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  1. #1

    as if ?

    What are the differnces between the following sentences ?

    1. He talks as if he is a teacher( it is very possible for him to be a teacher, right?

    2. He talks as if he were a teacher( It is very possible that he was a teacher, in the past or it is unlikely that he is a teacher now, which one is right?

    3. He talked as if he were a teacher( It was possbile that he worked as a teacher in the past , right?

    4. he talked as if he had been a teacher( it was possible that he had worked as a teacher or it was very unlikely that he was a teacher inthe past, which one is right?

    it is very confusing for ESL students like me to get the difference between the above 4 examples. please help me to understand the differnces.

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    #2

    Re: as if ?

    Hello Bosun

    They're all ambiguous.

    1.
    a) The speaker is beginning to think "he" might be a teacher, on the basis of the way he talks. In this version, stress "talks" ("he talks as if he's a teacher").

    b) He isn't a teacher, but resembles one in his speech.

    2. As #1.

    3. As #1; but the "talking" is in the past.

    4. As #1; the "being a teacher" precedes the "talking".

    See you,

    MrP

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    #3

    Re: as if ?

    Hello everyone,

    I think every learner is troubled by this use of "as if" and I totally sympathise with bosunyum because this question troubles me too.

    According to what you have both said, I draw my own conclusion and please tell me if I'm right.

    1. He talks as if he is a teacher
    (it is very possible that he is a teacher now because he behaves like one)

    2. He talks as if he were a teacher
    (He is NOT a teacher, but he behaves like one)

    3. He talked as if he were a teacher
    (a. It was possible that he worked as a teacher at the moment of speaking --which is past;
    b. he behaved like one but was NOT a teacher then)

    4. he talked as if he had been a teacher
    (a. It was possible that he had worked as a teacher before the "talking"
    b. He behaved like someone who had been a teacher before the moment of speech --which is already past-- but in reality he had never been a teacher before)

    Correct ??

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    #4

    Re: as if ?

    Hello Hela

    It's a little tricky, since "as if" is often ambiguous. Consider this example:

    1. He talks as if he's an expert.

    Here are two possible contexts:

    2.
    "I see that José is giving his opinion on the Champions' League final yet again."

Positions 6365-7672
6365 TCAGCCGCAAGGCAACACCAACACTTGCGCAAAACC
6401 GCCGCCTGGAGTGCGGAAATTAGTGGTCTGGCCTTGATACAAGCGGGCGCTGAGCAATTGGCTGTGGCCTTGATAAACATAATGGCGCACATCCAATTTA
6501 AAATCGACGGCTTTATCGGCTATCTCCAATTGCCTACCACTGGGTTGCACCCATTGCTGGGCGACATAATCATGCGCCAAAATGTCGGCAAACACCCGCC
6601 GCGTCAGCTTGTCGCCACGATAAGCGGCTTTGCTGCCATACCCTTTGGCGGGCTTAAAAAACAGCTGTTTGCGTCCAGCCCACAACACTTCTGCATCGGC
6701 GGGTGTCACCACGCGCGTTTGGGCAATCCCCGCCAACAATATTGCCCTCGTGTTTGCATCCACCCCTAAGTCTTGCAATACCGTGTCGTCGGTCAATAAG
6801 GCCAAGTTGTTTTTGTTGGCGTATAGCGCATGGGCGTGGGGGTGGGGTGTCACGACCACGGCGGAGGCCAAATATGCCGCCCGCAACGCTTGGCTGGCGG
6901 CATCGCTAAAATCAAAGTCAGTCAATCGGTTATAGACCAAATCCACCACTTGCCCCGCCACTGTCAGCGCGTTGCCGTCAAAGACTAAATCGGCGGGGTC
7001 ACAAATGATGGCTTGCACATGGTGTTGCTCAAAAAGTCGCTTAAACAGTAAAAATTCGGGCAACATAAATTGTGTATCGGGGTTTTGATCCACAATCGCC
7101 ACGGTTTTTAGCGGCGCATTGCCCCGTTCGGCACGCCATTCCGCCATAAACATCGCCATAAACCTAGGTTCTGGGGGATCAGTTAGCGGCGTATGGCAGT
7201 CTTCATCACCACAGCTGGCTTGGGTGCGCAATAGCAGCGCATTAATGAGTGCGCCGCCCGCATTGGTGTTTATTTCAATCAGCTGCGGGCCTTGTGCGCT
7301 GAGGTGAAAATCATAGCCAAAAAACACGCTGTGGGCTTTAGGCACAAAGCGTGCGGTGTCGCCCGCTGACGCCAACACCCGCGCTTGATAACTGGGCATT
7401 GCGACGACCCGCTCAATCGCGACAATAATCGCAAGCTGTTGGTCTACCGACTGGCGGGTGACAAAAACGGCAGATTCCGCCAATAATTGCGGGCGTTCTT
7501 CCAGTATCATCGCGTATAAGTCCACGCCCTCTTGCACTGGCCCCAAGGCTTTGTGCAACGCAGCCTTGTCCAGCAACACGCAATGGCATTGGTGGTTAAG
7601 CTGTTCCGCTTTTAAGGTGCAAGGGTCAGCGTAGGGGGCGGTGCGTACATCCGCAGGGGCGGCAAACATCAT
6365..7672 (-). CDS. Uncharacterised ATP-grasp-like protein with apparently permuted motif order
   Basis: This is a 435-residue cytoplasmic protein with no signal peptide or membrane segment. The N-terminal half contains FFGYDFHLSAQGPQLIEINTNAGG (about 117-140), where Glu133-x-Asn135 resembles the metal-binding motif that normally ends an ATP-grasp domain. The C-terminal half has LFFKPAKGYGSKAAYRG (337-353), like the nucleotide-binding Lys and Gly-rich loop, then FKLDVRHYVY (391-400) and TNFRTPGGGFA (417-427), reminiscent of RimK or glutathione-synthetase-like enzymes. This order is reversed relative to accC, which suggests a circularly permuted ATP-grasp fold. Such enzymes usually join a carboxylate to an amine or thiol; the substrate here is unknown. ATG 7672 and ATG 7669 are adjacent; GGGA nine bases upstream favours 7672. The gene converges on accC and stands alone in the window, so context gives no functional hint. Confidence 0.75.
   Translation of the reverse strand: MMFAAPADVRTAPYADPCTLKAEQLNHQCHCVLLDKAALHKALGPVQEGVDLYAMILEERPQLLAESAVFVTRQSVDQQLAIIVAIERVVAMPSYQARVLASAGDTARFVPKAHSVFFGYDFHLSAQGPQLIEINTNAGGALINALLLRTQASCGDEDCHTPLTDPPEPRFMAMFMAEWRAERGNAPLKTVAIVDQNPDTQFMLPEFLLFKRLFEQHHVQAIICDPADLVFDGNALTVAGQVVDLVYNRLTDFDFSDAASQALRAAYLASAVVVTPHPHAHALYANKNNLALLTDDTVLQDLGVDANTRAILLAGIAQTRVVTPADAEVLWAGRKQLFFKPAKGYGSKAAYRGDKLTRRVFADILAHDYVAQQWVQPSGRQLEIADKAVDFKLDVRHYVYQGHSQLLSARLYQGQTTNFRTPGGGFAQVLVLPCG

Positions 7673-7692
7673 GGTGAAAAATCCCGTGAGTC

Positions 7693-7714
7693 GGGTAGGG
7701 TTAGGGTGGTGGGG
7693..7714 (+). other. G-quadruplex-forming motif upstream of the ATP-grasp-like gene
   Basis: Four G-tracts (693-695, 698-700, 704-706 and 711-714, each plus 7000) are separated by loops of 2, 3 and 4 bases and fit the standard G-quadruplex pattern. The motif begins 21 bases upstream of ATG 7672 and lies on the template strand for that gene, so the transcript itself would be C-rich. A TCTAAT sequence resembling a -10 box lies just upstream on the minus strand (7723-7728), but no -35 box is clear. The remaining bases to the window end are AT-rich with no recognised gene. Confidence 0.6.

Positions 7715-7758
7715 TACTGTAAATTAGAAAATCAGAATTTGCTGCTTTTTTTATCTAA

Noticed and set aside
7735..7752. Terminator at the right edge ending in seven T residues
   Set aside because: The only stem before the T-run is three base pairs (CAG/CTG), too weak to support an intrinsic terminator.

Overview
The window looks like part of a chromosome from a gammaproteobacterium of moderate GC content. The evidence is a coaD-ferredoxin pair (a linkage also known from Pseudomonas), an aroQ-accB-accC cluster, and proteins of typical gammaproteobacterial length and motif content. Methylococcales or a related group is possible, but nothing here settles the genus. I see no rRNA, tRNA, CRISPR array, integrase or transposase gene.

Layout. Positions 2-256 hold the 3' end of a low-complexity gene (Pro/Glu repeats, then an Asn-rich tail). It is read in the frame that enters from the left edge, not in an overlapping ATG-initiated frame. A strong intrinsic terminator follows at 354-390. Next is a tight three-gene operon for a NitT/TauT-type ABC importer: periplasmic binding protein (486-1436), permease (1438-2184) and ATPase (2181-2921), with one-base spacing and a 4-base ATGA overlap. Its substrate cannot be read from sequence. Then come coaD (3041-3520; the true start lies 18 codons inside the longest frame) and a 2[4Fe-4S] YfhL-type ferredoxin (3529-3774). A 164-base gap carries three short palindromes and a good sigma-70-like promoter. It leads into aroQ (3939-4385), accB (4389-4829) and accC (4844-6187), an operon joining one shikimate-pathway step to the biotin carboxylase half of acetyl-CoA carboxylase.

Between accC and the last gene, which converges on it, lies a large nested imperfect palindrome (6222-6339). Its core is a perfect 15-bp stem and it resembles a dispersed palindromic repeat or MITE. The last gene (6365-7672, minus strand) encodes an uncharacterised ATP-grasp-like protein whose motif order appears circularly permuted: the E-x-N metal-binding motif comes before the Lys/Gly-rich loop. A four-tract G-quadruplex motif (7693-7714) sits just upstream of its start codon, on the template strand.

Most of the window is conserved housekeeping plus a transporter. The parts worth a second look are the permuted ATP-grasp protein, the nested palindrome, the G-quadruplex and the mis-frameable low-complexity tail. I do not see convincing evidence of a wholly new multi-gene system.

"I know. Tedious, isn't it?"
    "Very tedious. And the worst thing is, he talks as if he's an expert..."
    "When of course he knows absolutely nothing about the game..."

    — i.e. José is attempting to present himself, falsely, as an expert.

    3.
    "Did you read José's post about Arsenal vs Barcelona on Wednesday night?"
    "I did indeed."
    "I was quite surprised. I didn't know he was an expert on football."
    "Nor did I. But he certainly talks as if he's an expert..."

    — i.e. José resembles an expert, when he talks about the football; and he may well be one.

    In everyday conversation, the different stress pattern (see the italics in #3) distinguishes the two meanings. But in written English, it's not always possible to limit the meaning to one or the other, without the context!

    Does that make it any clearer? (Now that it's more complicated...)

    MrP

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    #5

    Re: as if ?

    Yes it does! But isn't the second interpretation of "he talks as if he is an expert" used only in speech and informal writing; whether the one with the subjunctive interprets better the unreality of a present situation in formal writing?

    And what do you think of my interpretations of the all the other possibilities, i.e. #3,4 & 5 ?

    Have a splendid day!
    Hela

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    #6

    Re: as if ?

    Hello Hela

    I can't speak for other kinds of English; but I don't find a clearcut formal/informal difference in the usage of ordinary BrE-speakers. It seems to me that people reach for the subjunctive (or a past tense form) when they want to express "remoteness", and the indicative when they want to express "immediacy"; but beyond that, I wouldn't like to say. (Though of course, some speakers never use a subjunctive; and some speakers are extremely conscious of using the subjunctive.)

    For instance, if you listen to a phone-in, you will hear subjunctives (and subjunctive inversions such as "Were you to XYZ...") from the kind of people the textbooks say don't use subjunctives; and if you listen to interviews with national political figures, you will hear indicatives where subjunctives are supposed to prevail.

    It would be much easier if it was clearcut...

    MrP

    PS: Your interpretations of #3 and #4 look fine to me, but I can't find #5. :S

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    #7

    Re: as if ?

    Sorry MrP I meant 3 (a & b) and 4 (a & b).

    Look forward to read you for more...

    All the best!

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